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Related Reading:
 

Recommended Reading: The Underground Railroad from Slavery to Freedom: A Comprehensive History (Dover African-American Books). Description: This pioneering work was the first documented survey of a system that helped fugitive slaves escape from areas in the antebellum South to regions as far north as Canada. Comprising fifty years of research, the text includes interviews and excerpts from diaries, letters, biographies, memoirs, speeches, and other firsthand accounts.

 

Recommended Reading: The Underground Railroad: Authentic Narratives and First-Hand Accounts. Description: A "conductor" based in Philadelphia, Still (1821–1902) helped guide fugitive slaves to safety in the years before the Civil War. He also created this unforgettable history, a collection of carefully preserved letters, newspaper articles, and firsthand accounts about refugees' hardships, narrow escapes, and deadly struggles. Over 50 illustrations. "Highly recommended."

 

Recommended Reading: Passages to Freedom: The Underground Railroad in History and Memory. Publishers Weekly: Myth and metaphor, the Underground Railroad was also real in the lives of escaping slaves, in the activities (legal and illegal) of black and white people, free and slave, who aided and abetted them and in the structures in which they found refuge. Bountifully illustrated with 78 color and 174 black-and-white photos and other images, this collection also comprises highly, readable essays by 15 distinguished historians. The first section, "Slavery and Abolition," lays a historical foundation with cogent accounts of slavery in the colonial years and in the 19th century and of the antislavery movement. Continued below…

The Fugitive Slave Act of 1850, the Civil War, William Still and Harriet Tubman are all carefully treated. Short-term stay escapes and long-term fugitive communities within slave territory, escape by water, escape into Northern free black communities, escape to South Florida and escape to Western Canada are all freshly covered, as are "current uses of the Underground Railroad in modern thought, tourism, and public history." Eddie S. Glaude Jr. discusses the African-American appropriation of the Exodus story, with the U.S. being Egypt rather than the Promised Land. …A coherently arranged collection with two thought-provoking essays exploring the role of history and memory and probing the current attention to the Underground Railroad that "says much about who we are as well as who we say we want to be."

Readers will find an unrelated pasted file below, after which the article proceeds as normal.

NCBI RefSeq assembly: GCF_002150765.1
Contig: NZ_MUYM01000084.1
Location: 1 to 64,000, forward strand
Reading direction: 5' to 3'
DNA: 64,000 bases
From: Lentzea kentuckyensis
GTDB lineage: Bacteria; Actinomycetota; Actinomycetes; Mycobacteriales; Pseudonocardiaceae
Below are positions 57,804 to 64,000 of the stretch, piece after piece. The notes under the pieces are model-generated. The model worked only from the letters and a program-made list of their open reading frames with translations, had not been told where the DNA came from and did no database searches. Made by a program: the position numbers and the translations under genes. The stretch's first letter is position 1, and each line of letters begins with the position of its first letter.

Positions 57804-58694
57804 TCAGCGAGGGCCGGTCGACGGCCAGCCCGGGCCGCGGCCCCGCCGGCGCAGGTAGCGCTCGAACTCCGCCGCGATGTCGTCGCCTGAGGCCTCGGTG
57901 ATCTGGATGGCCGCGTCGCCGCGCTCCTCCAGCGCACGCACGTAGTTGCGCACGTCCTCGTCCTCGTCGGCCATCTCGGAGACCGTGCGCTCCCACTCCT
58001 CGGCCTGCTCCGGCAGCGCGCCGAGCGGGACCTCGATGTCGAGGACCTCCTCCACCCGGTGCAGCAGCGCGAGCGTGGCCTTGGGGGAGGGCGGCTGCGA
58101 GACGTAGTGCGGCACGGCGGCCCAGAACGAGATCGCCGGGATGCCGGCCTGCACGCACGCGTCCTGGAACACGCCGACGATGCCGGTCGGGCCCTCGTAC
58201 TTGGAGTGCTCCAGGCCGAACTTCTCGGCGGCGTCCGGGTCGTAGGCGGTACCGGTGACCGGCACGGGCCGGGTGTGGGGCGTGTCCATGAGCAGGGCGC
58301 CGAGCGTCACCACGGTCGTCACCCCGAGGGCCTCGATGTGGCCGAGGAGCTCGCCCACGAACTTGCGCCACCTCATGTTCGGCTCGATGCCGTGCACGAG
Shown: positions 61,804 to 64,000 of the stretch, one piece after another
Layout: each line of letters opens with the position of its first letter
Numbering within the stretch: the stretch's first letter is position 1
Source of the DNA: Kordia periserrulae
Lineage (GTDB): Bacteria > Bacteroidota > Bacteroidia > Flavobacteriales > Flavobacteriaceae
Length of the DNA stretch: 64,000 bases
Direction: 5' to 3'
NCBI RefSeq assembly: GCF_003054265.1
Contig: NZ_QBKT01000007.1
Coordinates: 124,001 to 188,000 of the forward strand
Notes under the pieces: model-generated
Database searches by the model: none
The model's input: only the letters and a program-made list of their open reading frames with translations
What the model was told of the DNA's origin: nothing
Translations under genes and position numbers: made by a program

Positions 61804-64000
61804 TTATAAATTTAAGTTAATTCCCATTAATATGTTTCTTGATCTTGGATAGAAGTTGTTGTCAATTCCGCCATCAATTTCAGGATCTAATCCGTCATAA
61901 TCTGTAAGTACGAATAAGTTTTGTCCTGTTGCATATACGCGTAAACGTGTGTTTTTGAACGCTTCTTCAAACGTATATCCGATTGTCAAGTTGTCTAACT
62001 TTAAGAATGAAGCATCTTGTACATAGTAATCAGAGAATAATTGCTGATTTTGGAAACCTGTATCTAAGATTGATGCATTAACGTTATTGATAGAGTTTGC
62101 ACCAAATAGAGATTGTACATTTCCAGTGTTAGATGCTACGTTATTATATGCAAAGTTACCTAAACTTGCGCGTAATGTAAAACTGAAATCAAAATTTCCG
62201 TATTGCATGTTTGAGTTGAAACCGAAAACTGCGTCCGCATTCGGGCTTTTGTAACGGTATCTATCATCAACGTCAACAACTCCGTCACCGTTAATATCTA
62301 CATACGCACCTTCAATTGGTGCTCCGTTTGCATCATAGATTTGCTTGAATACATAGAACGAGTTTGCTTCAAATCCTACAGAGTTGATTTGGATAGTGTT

Recommended Viewing: Underground Railroad (History Channel) (150 minutes). Description: The Underground Railroad, "the first civil rights movement," was no mere act of civil disobedience. The secret network of guides, pilots, and safe-house keepers (the Railroad's "conductors") was built by runaway slaves who, over the decades, communicated their experiences through songs and secret gestures, and were supported by abolitionists (many of them former slaves) who risked their own freedom to help free the enslaved. The "passengers" risked their lives. A wealth of photos, documents, and commentary by modern historians provides the broad lines of history, but it comes alive in the individual stories of conductors and passengers, among them abolitionist and historian William Still, called the "Father of the Underground Railroad," and Henry "Box" Brown, who mailed himself to freedom in a cargo crate. Continued below…

They (and many others) take their place beside Harriet Tubman ("the Moses of her people") and Frederick Douglass as courageous heroes in America's first integrated social movement. The DVD also features the Biography episode on Frederick Douglass, the complete text of the Emancipation Proclamation, a biographical essay on Harriet Tubman, and other historical background pieces.

 

Recommended Viewing: Race to Freedom: The Story of the Underground Railroad. Description: Race to Freedom is worth watching as an introduction to the Underground Railroad. Some of the characters intertwined in the story are actual historical figures who played roles in the Underground Railroad. … I used this movie in my U.S. History class as we were discussing Slavery, the Underground Railroad and the events leading up to the Civil War. It gives a great depiction of what slaves endured and their struggles to evade that yoke called “slavery.” …Very interesting and engaging for students. Highly Recommended.

This information is designed for the student interested in studying and researching: The Underground Railroad History, Underground Railroad Map, Underground Railroad Slaves and Escape Routes, Civil War Slavery and Underground Railroad Results, The Slave Trade, Underground Railroad Abolitionists, Slavery in U.S. History, and the Transatlantic Slave Trade.